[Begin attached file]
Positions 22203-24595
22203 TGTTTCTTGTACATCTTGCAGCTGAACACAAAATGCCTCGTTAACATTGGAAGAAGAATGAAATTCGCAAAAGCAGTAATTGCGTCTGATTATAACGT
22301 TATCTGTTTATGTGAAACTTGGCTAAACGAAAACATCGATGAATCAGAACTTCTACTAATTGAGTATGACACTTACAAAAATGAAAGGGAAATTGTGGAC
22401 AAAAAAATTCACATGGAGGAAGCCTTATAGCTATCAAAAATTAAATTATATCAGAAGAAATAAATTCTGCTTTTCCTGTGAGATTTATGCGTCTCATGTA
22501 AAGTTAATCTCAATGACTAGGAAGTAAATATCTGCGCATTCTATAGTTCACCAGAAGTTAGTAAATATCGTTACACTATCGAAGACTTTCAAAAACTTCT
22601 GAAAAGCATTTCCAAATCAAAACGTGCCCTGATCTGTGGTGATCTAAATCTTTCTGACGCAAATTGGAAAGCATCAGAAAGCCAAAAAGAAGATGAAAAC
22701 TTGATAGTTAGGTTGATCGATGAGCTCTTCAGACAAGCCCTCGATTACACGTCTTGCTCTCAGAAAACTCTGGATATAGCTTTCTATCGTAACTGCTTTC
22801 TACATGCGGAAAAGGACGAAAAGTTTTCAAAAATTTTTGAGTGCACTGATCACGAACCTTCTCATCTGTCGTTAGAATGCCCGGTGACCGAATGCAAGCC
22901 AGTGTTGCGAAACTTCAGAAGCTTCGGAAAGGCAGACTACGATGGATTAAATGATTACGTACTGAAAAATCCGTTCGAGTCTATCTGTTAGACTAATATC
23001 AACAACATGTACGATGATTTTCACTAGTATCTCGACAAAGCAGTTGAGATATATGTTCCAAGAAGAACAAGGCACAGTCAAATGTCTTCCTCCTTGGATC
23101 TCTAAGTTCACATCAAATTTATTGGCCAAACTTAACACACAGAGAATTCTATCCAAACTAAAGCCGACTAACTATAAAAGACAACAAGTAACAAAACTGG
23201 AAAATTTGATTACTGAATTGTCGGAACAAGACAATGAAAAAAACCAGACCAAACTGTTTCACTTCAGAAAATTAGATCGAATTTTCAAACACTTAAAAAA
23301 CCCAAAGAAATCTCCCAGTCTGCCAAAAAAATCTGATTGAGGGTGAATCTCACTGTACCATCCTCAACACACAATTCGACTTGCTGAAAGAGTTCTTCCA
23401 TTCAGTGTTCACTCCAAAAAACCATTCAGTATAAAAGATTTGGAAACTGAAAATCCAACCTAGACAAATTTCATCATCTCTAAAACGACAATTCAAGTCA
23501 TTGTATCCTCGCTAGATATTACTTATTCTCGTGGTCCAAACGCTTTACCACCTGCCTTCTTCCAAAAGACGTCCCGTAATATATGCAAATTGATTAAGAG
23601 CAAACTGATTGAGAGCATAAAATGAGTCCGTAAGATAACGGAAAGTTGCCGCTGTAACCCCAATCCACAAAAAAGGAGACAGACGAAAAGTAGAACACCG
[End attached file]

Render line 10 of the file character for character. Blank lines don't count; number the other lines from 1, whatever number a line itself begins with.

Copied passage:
23001 AACAACATGTACGATGATTTTCACTAGTATCTCGACAAAGCAGTTGAGATATATGTTCCAAGAAGAACAAGGCACAGTCAAATGTCTTCCTCCTTGGATC